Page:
Choose your own foreign policy -

Choose your own foreign policy


Jim Travers theorizes on the rise of Peter Kent.

Gaza, a crisis with troubling similarities to the 2006 Israeli adventure in south Lebanon that exposed Harper’s foreign policy inexperience, is being presented subtly to Quebec by Foreign Affairs Minister Lawrence Cannon and aggressively in the rest of Canada by his junior minister and rookie MP Peter Kent… having been burned once by the Middle East, Harper is now letting ministers aim one message at Palestinian sympathetic Quebec and another at more pro-Israel audiences elsewhere.

(Is this really possible? Are left-wing Quebecers unable or unwilling to read what’s being written elsewhere? Doesn’t the Internet render this sort of stuff rather moot?)

Meanwhile, Kent’s previously stated claim to clarity on the issue of humanitarian disasters in the region would seem to put him somewhat out of step with both the United Nations and the International Committee of the Red Cross.


Choose your own foreign policy

  1. I’m surprised Harper is even bothering with the pretence of a Canadian foreign policy, let alone two of them.

  2. As you deploy more and more foreign policies, they gradually blend together into a perfect haze of nothingness. Far easier to defend through lack of comment.

    I’m just a young’un, so I’m sure I’ve missed something, but it’s mind-boggling to me how insane Israel/Palestine policy is in North America. (to be fair, it’s more insane *in* Israel/Palestine) I wonder if things will ever make sense?

    • Man, I was 16 at the time of the Oslo Accords (1993), which were greeted as the definitive Dawn of Peace. This conflict is never, ever, ever going to end, and it’s time we just took it off the front page. Another suicide bombing, another airstrike on a school, another retaliation, another retaliation — who the hell cares anymore? You might as well dig out the newspapers from, oh, anytime in the last 20 years and run those stories. We can’t disarm either side, we can’t talk them down, we can’t — by we I mean the world — we can’t affect anything, and meanwhile both these little nations are simply filling the globe with violent rhetoric. Time to tune out.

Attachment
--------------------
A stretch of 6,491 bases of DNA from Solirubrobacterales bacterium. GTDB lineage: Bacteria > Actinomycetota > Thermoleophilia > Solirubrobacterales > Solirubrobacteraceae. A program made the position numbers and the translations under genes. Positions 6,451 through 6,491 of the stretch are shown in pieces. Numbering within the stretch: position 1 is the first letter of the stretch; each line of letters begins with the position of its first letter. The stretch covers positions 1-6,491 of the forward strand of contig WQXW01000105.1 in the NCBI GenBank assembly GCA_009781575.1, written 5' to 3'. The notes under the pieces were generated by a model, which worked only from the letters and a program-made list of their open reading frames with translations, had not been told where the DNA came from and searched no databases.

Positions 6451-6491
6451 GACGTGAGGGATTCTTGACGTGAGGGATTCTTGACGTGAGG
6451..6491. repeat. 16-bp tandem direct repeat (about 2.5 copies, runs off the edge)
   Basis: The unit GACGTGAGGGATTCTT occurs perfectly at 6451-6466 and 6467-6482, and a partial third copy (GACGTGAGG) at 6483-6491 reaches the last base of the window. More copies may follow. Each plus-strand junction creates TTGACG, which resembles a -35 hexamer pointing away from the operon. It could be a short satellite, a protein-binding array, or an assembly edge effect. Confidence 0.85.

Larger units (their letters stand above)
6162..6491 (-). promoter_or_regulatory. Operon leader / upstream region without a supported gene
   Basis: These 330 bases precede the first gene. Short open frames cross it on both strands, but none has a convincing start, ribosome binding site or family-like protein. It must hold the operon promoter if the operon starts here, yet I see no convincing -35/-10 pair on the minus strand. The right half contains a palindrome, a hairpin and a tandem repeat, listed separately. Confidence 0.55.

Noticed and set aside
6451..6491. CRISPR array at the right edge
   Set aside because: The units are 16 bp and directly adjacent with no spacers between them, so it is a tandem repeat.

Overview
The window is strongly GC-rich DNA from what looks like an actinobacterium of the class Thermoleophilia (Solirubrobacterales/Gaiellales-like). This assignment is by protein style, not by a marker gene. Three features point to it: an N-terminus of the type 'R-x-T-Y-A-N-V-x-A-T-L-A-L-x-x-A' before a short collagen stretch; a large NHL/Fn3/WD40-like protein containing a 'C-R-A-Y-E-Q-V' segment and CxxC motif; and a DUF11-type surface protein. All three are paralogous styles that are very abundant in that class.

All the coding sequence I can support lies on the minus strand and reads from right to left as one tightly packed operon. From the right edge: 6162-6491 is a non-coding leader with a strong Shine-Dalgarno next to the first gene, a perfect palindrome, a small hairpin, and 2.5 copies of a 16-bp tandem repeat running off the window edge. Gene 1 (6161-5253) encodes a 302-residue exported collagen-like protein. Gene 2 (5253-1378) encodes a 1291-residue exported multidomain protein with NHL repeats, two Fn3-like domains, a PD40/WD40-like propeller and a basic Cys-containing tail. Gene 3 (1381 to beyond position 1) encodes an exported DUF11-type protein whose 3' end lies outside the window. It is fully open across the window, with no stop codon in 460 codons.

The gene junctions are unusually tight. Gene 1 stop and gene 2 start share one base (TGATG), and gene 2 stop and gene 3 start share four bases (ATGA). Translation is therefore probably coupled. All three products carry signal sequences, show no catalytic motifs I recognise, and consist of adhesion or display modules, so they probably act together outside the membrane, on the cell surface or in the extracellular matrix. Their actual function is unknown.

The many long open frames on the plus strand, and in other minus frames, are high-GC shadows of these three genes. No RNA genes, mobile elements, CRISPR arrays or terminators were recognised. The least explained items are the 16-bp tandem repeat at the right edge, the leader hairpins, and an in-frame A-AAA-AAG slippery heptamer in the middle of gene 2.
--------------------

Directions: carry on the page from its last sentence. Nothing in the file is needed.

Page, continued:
• I continue to follow what’s happening in the Middle East but I think pols are on crack when they talk about getting Jews and Muslims to agree on anything. Never mind going 20 years back, Jews and Muslims have been quarrelling for at least a millennium but we’re supposed to believe that’s all going to be put aside because some Christian leaders from US and Europe wish it so. Pull the other one, dear leaders.

        • Actually Jews and Muslims lived fairly peacefully for a millennium or so. It was the introduction of the Balfour Accord and the foundering of Israel that caused all hell to break loose.

          When I was young and foolish ( late 1960’s ) I actually went to the Israeli consulate in Halifax to check out the possibility of emigration. At the time it was a world o’ wars and it seemed to me that Israel was one of the few places fighting for something worth fighting for. And the kibbutz kids were cute.

          For a number of reasons nothing came of it. And that’s good. Because I was wrong. And young. And foolish.

  3. Huh? I have yet to meet anyone pro-Harper who’s under 35, except for the obligatory bowtie-wearing dweeb in his early 20’s who thinks he’s got it all figured out. Anyway, I’m not pro-Coalition per se, I’m against those who are against parliamentary democracy.

    Painting Ignatieff as anti-Israel is absurd, though not quite as absurd as the idea that Israel would nuke UN peacekeepers. Time to adjust your bowtie.

    • I know plenty of pro-Harper men and women under 35 who are anything but bowtie-wearing dweebs. Of course, I should point out that I live in Calgary.

  4. “Israel has nuclear subs with nuclear missiles”.

    Both wrong.

  5. I listened to an all party discussion of the issue on tvo last night. It was nauseating watching everyone carefully utter banalities for twenty minutes in order to avoid alienating ethnic voting blocs.

    On the other hand, it was interesting watching Peter Kent defend the Israeli policy of excluding reporters from Gaza on CBC. It’s for their own protection, see.

    Wonder what brother Arthur thinks of that line?